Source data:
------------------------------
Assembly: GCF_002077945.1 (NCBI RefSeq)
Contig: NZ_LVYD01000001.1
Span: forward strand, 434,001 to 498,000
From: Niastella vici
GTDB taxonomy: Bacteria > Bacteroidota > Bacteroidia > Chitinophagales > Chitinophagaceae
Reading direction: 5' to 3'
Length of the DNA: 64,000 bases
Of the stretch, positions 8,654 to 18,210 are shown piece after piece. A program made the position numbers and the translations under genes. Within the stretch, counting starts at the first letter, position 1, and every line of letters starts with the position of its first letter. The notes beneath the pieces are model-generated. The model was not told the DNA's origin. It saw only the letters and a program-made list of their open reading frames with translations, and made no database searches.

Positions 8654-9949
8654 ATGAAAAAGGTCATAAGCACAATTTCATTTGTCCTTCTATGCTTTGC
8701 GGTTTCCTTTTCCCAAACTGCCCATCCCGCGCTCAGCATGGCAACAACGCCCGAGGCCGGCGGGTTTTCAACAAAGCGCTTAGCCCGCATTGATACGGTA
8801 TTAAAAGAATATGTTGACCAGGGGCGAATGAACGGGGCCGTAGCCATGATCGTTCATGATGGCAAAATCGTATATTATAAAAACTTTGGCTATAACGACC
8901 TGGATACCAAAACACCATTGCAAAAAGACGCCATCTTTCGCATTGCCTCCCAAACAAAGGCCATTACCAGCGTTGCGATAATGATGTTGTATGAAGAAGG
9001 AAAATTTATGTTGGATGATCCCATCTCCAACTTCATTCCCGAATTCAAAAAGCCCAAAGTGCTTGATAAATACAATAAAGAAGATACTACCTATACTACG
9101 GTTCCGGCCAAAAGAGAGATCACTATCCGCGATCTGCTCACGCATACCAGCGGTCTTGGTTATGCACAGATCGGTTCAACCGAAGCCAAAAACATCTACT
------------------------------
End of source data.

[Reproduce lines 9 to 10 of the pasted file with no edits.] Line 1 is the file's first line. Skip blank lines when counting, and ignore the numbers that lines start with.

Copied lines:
Positions 8654-9949
8654 ATGAAAAAGGTCATAAGCACAATTTCATTTGTCCTTCTATGCTTTGC